But right now, I'm learning ARM assembly and NEON, for fun. Which I will be using under Linux...

So one does wonder exactly how important (for the majority) baremetal and assembly is in teaching, certainly in the initial stages.
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Re: BCM 2836 and the RPi 2 ?

Thu Feb 05, 2015 5:09 pm

When I was doing some hiring for an engineering firm I worked for (and later consulted for) I was very disappointed at the number of applicants who could not properly solve simple pointer oriented problems. Thus, I became convinced that bare metal knowledge was necessary - at least for embedded use.

My favourite microcontroller for hard real time embedded use, and teaching of it, is the Parallax propeller. Eight simple 32 bit RISC cores with 2KB (512 longs) of private memory sharing a 32KB "hub" memory. It is amazing what can be accomplished in 496 longs! (16 are used for I/O and control registers). Very little in the way of peripherals - just two timers per core, and a simple video engine per core for PAL/NTSC or VGA (that can used in many interesting ways). No interrupts! That was an initial mental stumbling block, but it was a deliberate design decision on Chip's part to enforce determinism. Once I got used to it, it worked very well.

A more conventional inexpensive architecture to teach assembly with that I like are the AVR's - I have tubes full of ATMega8's for projects. I like it because of the simple, clean assembly syntax, and not too many too complex peripheral blocks.

To make a long story short... that's why I concentrate on education oriented products. We need more people in the future who can program to the bare metal, and can understand architecture well enough to write good optimizing compilers.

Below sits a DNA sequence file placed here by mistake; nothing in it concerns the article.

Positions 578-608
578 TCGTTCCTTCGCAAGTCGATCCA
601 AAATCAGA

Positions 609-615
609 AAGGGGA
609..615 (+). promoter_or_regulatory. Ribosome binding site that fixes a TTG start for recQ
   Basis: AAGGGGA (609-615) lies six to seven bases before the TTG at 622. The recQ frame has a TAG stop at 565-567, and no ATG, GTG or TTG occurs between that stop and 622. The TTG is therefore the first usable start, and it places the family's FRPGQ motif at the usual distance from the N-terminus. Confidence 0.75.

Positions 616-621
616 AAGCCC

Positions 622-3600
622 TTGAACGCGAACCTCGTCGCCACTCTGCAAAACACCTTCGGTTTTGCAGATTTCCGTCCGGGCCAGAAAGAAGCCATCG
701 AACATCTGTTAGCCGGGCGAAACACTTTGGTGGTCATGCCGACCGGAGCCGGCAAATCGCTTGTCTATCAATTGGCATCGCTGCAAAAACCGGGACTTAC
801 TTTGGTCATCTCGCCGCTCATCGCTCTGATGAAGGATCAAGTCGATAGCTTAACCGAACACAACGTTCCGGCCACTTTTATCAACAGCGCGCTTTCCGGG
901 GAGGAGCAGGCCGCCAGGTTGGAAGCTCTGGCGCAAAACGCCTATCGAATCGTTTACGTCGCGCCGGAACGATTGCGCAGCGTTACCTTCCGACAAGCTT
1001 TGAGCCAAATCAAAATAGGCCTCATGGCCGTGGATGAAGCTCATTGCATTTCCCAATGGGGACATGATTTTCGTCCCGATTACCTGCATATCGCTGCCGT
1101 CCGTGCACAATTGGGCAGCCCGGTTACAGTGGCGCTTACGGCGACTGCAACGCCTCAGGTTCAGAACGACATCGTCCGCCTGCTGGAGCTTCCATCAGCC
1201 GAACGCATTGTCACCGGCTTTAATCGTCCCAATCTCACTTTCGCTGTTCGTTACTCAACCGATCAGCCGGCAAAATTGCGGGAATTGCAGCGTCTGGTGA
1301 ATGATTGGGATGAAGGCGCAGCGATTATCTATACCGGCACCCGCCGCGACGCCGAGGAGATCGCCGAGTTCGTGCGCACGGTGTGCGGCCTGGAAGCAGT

Which is also why I like the PI's emphasis on experimenting with electronics using GPIO's, and the educational material the RPF puts out.
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Re: BCM 2836 and the RPi 2 ?

Thu Feb 05, 2015 6:22 pm

I also agree with dwelch67.
Batteries not included, Some assembly required.

tufty
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Re: BCM 2836 and the RPi 2 ?

Thu Feb 05, 2015 8:13 pm

jamesh wrote:It's still one of the most open ARM platforms though
Ummmmmm - no. No it's not.

The Pi has documentation for the ARM core (thanks to ARM themselves), and the buggy document giving details on some of the peripherals. As for the rest - there's bugger all on the GPU beyond "how to make it do things from ARM-side as long as you want your API to look like OpenGL", the USB IP block is "opaque" to say the least, there's no documentation on the SD card, etc.

Yes, there is the Linux kernel code to fall back on. The dw_otg stuff is buggy as hell, classic "designware example code", it's protoduction quality. I'm not actually aware of *anyone* on *any* platform incorporating the designware USB IP managing to implement OTG mode, for example.

I (and all of us here) are painfully aware that Broadcom can only legally release certain information, and for "souper sekrit eye pee" reasons must keep certain other bits of information "eyes only". It's not Broadcom's fault that Designware won't let us know how to program their IP block. But, even knowing all that, you cannot say what you say above.